Photo by Lee/Flickr, cc by-nc-sa 2.0
Kathy Thomsen, president of the Dalcroze Society of America, took issue with the way we described the function of Dalcroze eurhythmics in both our script for “Meredith Monk’s Voice” and in Krista’s journal entry about the interview. Rather than slapping us on the hand, she provided this helpful clarification, which we will most certainly incorporate into the script if we rebroadcast this show again:
If our show site were a magazine, this would be the pull quote.
"I was taught truth had to come from the 'correct' source. Otherwise, it was heresy. Yet there I was, hearing truth from a Muslim scholar, an Orthodox rabbi, an Episcopalian bishop, and the Dalai Lama himself." Who would have thought the Dalai Lama could make such a great running partner?
Krista reflects on her time with Rosanne Cash and our lives of poetry and mystery, of loss and love, of time travel.
There's a great story Rosanne Cash tells about her father Johnny Cash, and a special performance at Carnegie Hall in 1994. As we were producing this segment, we longed to hear the original. What did they sound like together? How did Johnny Cash introduce his daughter? How did the crowd respond? Well, we looked around for a copy, any copy of this special moment — but came up empty. That is, until we found a bootleg copy. A truly remarkable story.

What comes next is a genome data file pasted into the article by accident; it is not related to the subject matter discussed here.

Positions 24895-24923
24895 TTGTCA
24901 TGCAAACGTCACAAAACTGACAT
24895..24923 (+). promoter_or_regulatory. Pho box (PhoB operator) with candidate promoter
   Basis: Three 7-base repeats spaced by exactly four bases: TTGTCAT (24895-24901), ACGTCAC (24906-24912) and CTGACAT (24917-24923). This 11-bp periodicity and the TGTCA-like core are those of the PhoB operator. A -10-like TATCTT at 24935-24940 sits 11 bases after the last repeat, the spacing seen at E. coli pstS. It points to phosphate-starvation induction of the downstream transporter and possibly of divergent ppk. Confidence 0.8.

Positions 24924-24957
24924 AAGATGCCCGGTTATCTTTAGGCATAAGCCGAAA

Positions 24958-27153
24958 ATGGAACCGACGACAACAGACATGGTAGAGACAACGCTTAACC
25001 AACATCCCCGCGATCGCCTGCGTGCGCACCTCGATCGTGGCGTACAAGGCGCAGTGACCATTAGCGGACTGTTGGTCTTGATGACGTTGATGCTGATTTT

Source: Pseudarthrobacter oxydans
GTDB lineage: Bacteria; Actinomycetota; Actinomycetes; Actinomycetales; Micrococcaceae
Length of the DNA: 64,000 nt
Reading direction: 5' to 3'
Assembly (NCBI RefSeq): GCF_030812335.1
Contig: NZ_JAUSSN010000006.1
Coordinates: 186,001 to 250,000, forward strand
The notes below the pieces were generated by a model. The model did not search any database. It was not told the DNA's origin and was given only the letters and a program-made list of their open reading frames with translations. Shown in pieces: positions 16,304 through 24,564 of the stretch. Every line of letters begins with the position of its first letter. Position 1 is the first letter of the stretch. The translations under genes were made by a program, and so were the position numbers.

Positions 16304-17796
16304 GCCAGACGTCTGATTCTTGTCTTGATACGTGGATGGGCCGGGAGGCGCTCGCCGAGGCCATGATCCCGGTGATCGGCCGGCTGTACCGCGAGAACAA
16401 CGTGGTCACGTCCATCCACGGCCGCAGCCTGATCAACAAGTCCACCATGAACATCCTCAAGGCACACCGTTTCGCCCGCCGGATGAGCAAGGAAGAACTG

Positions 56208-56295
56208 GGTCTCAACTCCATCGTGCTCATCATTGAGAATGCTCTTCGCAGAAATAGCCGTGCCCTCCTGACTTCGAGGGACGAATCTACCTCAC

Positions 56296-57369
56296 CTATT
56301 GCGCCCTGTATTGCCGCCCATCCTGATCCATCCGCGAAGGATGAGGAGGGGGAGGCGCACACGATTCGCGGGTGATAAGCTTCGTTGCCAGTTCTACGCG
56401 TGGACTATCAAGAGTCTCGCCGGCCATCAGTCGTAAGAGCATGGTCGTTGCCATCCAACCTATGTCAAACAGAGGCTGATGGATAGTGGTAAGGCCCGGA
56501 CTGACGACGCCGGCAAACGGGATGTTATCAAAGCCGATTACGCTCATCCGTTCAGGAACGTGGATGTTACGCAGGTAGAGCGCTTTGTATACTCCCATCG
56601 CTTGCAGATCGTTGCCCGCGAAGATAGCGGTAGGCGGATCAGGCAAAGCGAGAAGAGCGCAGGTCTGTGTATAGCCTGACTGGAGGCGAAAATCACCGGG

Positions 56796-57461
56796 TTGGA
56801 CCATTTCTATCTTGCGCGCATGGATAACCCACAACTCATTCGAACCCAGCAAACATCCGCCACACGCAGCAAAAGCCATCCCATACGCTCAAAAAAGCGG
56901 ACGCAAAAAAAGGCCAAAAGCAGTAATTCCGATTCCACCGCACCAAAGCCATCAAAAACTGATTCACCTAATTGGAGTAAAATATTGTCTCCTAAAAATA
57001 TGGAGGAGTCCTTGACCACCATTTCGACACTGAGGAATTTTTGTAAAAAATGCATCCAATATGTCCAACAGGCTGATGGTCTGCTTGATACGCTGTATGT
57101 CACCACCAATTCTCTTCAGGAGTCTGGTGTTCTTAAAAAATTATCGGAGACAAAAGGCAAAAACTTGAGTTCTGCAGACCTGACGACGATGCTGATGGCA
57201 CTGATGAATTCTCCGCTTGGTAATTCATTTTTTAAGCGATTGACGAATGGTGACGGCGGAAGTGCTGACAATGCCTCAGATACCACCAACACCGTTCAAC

Did you know the phrase "What Would Jesus Do?" was first coined in 1893 and is rooted in the Social Gospel movement? Theologian John Caputo gives us some historical context to this intriguing back story.
A behind-the-scenes snapshot just after our interview with Rosanne Cash at Orchestra Hall.
In a perfect world, or at least a perfectly informed one, most Americans would have known something about Islam as the 21st century opened. They would have been aware that over one billion of the world’s people belong to this faith that emerged from the monotheistic soil of Christianity and Judaism. They might also have known that Muslims would soon be the second largest religious group in the U.S., after Christians. And that statistic might have come alive in American imaginations in the form of the doctors and teachers, parents and citizens it represents.
A song of childhood torture from the back of the family station wagon becomes one of solitude during commutes and nighttime lullabies.